As researchers, we continuously reflect on how we can do our work differently in ways that counter extraction and instead build critical community capacity, especially within the context of the coercive reward systems of academia (Luguetti et al., 2023). Consider, for example, how the knowledge produced in participatory research is shared with community stakeholders. This needs to be done in ways that are accessible, meaningful, equitable, and beneficial for participants, and should be discussed from the outset and constantly reviewed collectively throughout the research (Spaaij et al., 2018). For example, we have long been concerned that we benefit disproportionately from participatory research by publishing primarily in academic journals (or fairly long, ‘dry’ research reports), which helps advance our own careers. Even when such publications are openly accessible, their format and language are often prohibitive – or plain boring – for the communities we work with. Together with participants, we have been co-designing other modalities for knowledge mobilisation that may be more meaningful, such as plain-language summaries, infographics, blogs, cartoons, podcasts, and community-based workshops.
At a deeper level, we recognise the need for equity in terms of who benefits from participatory approaches. When we co-design research and sport for development programs with participants, we oppose the idea of ‘giving people a voice’ whilst we hold the power and knowledge. Rather, we work toward amplifying people’s voices by trying to facilitate capacity building and address community needs (for example, Luguetti et al., 2023). This includes a commitment to collaboratively nurturing skills and knowledge linked with social justice, activism, and democracy, for instance through community training initiatives.
None of these actions will structurally transform the aforementioned power imbalances, let alone alter underlying systems of oppression, but they can benefit participants and communities in real ways. An important condition is that such actions are not merely transactional but embedded within a critical ethic of care that is profoundly relational and conscious of how social injustices may be reproduced within participatory approaches, opening them up for scrutiny, dialogue, and collective action toward change.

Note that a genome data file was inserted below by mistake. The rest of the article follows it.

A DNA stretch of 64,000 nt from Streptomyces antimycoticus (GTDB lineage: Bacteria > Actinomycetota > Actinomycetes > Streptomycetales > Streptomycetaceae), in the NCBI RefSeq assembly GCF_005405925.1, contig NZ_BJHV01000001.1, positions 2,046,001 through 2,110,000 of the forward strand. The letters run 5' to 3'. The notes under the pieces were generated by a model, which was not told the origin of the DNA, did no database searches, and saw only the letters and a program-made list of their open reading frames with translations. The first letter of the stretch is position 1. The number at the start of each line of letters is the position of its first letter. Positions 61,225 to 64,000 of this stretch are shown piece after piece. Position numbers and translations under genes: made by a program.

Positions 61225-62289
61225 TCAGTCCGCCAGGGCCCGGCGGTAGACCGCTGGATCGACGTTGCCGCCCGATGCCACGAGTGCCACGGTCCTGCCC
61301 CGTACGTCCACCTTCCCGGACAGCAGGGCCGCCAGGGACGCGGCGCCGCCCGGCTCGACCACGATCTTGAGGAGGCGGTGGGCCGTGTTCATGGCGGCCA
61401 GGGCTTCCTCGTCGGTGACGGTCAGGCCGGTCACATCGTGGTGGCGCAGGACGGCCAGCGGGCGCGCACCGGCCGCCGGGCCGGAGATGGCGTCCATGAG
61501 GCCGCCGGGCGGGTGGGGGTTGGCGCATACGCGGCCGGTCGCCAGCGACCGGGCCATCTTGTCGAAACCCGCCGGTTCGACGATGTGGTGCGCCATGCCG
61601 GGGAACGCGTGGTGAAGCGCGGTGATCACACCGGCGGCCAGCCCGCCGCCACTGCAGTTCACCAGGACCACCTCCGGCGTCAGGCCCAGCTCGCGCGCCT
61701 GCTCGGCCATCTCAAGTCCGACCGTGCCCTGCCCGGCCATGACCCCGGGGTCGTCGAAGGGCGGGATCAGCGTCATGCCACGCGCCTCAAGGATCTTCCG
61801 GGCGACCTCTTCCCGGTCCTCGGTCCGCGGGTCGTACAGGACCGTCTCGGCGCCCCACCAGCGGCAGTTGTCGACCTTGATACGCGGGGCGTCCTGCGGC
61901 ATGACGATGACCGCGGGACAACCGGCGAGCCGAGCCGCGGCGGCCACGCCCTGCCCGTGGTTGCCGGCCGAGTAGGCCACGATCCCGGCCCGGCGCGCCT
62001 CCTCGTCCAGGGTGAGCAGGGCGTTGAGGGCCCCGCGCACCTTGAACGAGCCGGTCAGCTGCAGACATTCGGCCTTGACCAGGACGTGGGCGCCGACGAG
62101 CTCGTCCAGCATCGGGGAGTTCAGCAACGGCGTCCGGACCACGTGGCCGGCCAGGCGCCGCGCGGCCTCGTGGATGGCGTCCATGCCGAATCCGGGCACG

- Luguetti, C., Jice, N., Singehebhuye, L., Singehebhuye, K., Mathieu, A., & Spaaij, R. (2023). “I know how researchers are […] taking more from you than they give you”: tensions and possibilities of youth participatory action research in sport for development. Sport, Education and Society, 28(7), 755-770.
- Luguetti, C., Jice, N., Singehebhuye, L., Singehebhuye, K., Mathieu, A., & Spaaij, R. (2023). “Sitting there and listening was one of the most important lessons I had to learn”: Critical capacity building in youth participatory action research. Journal of Youth Studies.
- King, P. T., & Cormack, D. (2023). Indigenous peoples, whiteness, and the coloniality of co-design, 1-16. In J. Ravulo et al. (Eds), Handbook of Critical Whiteness. Springer.
- Spaaij, R., Schulenkorf, N., Jeanes, R., & Oxford, S. (2018). Participatory research in sport-for-development: Complexities, experiences and (missed) opportunities. Sport Management Review, 21(1), 25-37.
About the authors
Ramón Spaaij is Professor in the Institute for Health and Sport at Victoria University, Australia, Visiting Professor at the Utrecht University School of Governance, Netherlands, and Research Fellow at the Centre for Sport Leadership, Stellenbosch University, South Africa.
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Carla Luguetti is Senior Lecturer in Physical Education and Health and Research Fellow in the Institute for Health and Sport at Victoria University, Australia. Her research focuses on topics of sport pedagogy and social justice.
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Rebecca Giglia is a PhD Candidate in the Institute for Health and Sport at Victoria University, Australia. Her research focuses on inclusivity, empowerment and community partnership in group-based physical activity.
Photo by Carla Luguetti, Victoria University